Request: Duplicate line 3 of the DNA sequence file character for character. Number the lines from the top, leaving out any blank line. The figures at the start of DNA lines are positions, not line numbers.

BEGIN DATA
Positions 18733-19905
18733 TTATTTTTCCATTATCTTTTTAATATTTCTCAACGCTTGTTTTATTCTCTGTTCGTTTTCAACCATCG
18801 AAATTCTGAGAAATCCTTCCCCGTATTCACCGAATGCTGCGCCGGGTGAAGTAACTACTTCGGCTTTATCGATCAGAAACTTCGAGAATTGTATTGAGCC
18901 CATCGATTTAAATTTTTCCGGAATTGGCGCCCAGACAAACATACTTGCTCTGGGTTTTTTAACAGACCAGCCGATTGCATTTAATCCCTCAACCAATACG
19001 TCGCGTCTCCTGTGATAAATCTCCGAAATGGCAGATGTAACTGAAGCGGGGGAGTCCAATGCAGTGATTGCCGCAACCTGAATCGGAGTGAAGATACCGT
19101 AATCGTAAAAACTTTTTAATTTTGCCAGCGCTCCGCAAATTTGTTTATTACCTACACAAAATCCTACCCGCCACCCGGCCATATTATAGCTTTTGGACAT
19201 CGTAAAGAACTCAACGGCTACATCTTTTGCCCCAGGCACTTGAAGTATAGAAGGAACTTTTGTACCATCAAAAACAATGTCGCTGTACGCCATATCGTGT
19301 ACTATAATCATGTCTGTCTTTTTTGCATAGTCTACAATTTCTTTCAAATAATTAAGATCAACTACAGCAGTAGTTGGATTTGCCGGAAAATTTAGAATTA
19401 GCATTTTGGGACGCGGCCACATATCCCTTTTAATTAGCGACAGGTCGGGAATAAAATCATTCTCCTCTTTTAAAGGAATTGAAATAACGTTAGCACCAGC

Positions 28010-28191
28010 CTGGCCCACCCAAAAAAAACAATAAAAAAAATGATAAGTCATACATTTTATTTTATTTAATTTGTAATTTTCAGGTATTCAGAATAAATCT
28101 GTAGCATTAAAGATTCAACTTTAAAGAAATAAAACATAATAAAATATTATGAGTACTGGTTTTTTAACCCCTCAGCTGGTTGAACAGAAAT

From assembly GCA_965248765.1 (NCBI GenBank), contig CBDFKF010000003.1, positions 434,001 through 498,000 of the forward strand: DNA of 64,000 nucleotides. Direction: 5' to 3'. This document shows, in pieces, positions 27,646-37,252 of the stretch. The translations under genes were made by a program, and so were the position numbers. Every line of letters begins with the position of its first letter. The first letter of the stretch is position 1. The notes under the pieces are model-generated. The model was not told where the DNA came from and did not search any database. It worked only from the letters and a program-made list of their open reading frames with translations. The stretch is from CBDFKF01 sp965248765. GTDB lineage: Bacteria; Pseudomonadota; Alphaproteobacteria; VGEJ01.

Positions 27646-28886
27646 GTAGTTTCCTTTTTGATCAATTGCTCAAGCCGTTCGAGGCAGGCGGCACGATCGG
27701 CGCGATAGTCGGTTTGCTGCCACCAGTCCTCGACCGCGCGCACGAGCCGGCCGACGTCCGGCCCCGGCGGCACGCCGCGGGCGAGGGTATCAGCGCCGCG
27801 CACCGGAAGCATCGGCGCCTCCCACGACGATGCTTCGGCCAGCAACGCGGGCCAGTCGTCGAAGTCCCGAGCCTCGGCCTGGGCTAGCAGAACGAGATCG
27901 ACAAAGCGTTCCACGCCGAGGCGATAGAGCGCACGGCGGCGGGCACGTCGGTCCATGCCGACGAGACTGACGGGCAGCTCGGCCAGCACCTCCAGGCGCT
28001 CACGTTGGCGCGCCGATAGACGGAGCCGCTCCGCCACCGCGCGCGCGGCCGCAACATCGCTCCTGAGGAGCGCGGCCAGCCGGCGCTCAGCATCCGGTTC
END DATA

18801 AAATTCTGAGAAATCCTTCCCCGTATTCACCGAATGCTGCGCCGGGTGAAGTAACTACTTCGGCTTTATCGATCAGAAACTTCGAGAATTGTATTGAGCC